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Op-ed: Growing our Role on the World State: The Importance of Canadian Agriculture Globally

Canadian agriculture is poised to provide a solution to global food insecurity, but punitive government tax and regulatory policies are preventing our farmers from providing relief.

We should be incredibly proud in Canada as our farm and ranch families are world leaders in sustainability and efficiency and we produce what the world needs, sustainable and reliable agriculture, and agri-food products.

However, it is imperative we cultivate the correct path forward.

In Europe, farmers are demanding governments backdown from activist, ideological policies which are not only putting the livelihoods of farmers at risk, but also putting Europe’s ability to feed itself in jeopardy. Not making science-based decisions has resulted in farmers across Europe struggling to be environmentally sustainable and economically viable.

Rather than learn from the lessons decimating European food production, the current Liberal government is eagerly following the same misguided and dangerous path.

Rather than recognize the innovative practices and stewardship of Canada’s food producers, the Liberal-NDP coalition is punishing Canadian agriculture with punitive taxes and regulations which are making our farm families uncompetitive and financially unstable.

Farmers cannot produce sustainable food while being ground down with higher carbon taxes, interest rates, and input costs and smothering unscientific regulatory burdens like fertilizer reductions, front-of-pack labelling and bans on vital tools like crop protection and plastic packaging. 

Food inflation continues to skyrocket and families are struggling to put food on the table – not just in Canada, but around the world as food insecurity and affordability grip the globe.  Now is the time to foster growth in our Canadian agriculture and unleash its potential so farmers can flourish and provide a solution to food insecurity and affordability.

Instead, the current Liberal government is taking Canadian agriculture backwards. According to Farm Credit Canada growth in Canadian agriculture has fallen by 50 per cent over the last decade due to government intervention costing Canadian producers $30 billion in revenue.

Intervention from a Liberal government which is ignoring the fact our nation sets the world standard in sustainability, efficiency and innovation.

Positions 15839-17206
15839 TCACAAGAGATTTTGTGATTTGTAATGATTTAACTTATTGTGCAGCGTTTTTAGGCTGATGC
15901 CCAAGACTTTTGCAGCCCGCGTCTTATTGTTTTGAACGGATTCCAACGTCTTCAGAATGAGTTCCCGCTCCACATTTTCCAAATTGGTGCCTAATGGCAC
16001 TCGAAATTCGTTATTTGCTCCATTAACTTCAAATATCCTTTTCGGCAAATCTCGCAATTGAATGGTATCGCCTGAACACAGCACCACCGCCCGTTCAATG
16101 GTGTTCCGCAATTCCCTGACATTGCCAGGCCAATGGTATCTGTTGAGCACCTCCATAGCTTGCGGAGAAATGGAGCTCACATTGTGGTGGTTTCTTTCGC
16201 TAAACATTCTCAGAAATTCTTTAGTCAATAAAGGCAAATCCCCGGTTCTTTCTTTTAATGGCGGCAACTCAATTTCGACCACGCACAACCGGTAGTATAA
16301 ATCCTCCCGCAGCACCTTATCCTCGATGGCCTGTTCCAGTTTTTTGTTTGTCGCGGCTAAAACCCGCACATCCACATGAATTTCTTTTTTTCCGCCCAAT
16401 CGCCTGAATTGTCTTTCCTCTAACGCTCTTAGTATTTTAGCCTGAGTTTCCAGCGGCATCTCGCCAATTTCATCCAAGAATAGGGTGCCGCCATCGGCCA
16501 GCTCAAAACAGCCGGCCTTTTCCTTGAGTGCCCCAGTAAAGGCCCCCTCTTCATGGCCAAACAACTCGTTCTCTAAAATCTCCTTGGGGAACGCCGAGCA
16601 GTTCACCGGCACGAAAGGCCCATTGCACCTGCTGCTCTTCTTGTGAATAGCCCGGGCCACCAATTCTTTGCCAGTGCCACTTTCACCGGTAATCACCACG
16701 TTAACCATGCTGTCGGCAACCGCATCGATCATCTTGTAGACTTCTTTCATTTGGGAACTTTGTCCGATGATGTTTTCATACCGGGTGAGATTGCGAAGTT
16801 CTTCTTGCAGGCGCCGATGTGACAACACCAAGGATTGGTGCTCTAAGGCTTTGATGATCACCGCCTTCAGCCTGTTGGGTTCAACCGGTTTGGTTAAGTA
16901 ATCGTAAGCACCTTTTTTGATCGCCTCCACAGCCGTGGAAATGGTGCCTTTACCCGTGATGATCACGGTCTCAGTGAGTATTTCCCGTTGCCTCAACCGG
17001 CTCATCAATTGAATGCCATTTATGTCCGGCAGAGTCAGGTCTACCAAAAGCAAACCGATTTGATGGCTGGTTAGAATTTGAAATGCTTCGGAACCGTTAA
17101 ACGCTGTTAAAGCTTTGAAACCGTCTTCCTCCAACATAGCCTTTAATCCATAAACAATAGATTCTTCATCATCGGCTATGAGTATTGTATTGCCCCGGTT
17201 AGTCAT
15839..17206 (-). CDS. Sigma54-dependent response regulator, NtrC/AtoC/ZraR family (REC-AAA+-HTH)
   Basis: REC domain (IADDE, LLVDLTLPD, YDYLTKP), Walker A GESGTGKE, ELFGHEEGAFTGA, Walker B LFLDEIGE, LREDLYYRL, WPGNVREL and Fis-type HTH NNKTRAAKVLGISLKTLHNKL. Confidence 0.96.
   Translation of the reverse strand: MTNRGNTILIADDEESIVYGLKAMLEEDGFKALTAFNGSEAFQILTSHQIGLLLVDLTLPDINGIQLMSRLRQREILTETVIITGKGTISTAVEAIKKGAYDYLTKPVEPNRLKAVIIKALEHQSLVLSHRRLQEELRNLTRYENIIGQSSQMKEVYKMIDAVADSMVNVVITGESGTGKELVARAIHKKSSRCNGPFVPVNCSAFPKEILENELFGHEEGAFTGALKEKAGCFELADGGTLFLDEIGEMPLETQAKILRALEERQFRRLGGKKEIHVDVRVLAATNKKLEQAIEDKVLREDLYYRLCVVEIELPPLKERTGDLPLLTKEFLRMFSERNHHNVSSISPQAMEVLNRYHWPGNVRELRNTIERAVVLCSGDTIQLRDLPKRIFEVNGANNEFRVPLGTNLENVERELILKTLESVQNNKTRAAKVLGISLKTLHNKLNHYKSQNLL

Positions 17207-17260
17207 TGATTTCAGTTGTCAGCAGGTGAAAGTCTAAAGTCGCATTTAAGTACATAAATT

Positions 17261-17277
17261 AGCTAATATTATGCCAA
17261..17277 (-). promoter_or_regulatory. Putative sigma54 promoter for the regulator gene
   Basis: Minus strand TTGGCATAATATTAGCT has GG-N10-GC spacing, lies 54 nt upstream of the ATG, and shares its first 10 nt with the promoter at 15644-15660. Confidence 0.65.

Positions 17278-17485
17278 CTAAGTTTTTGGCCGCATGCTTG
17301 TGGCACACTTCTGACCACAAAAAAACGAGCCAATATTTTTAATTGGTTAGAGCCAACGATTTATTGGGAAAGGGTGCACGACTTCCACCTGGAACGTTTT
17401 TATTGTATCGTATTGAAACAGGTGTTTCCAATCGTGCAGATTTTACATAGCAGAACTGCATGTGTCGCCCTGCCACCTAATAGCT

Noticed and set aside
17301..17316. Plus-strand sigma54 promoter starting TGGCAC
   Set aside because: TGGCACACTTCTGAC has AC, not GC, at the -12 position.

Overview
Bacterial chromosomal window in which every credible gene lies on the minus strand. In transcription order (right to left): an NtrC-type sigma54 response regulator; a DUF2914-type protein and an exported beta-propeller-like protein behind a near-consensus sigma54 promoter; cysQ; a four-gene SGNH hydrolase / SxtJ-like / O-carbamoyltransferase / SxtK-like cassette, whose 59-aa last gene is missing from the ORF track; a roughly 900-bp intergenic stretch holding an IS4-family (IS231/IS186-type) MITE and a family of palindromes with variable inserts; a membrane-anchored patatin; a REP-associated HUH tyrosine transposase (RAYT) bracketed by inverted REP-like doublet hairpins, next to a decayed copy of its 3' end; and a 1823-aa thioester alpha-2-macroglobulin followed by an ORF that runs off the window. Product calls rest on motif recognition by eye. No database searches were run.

Canada is the fifth largest exporter of agricultural and agri-food products in the world, exporting 80% of our products to feed the world yet we are only responsible for 1.6% of global emissions.

Let’s put this in perspective. On average, 28 per cent of global emissions come from agriculture. In contrast, in Canada our emissions from agriculture are two thirds lower than our global competitors at just eight per cent. So, eight per cent of 1.6 per cent of total global emissions in Canada are a result of agriculture. Incredible.

There is more, a recent study by the Global Institute for Food Security demonstrated Saskatchewan’s carbon footprint to produce one tonne of canola is 67 percent lower than our global competitors. Additionally, a tonne of Canadian wheat can travel the world 3.5 times before it has the same carbon footprint as wheat grown in Europe.

Put another way we have reduced carbon emissions in Canadian food production by 80 billion tonnes and reduced diesel fuel usage by 200,000 litres per year. Farmers have accomplished this not through government intervention and carbon taxes, but by embracing innovation such as precision agriculture, zero-tillage and 4R nutrient stewardship because it was the right thing to do.

This is an incredibly impressive achievement for which our food producers should be lauded. However, instead of being proudly held up as a gold standard our competitors should be encouraged to meet, Canadian farmers are being punished with a 23 per cent hike in the carbon tax on April 1, and with the GST charged on top of that tax.

This does not makes sense when we are one of only a handful of countries with the capability to help address the number one issue on the planet, being food security. To reach our potential and to play a meaningful role globally, Canada must change its path to one based on common sense, where policy is based on science and innovation not activism and ideology.

We must educate Canadians about where our food comes from, our excellent record in reducing emissions and growing our economy. We must have leadership and a federal government who listens to our farmers, ranchers and food processors and who sees agriculture for what it has truly proven to be – an integral part of the solution rather than the problem.

Again, we are at a crossroads and if we choose a path based on science, data and competitive tax and regulatory regime Canada will play a pivotal role in producing what the world needs, an abundance of quality, sustainable and affordable food.

If we choose the wrong path? No farmers, no food.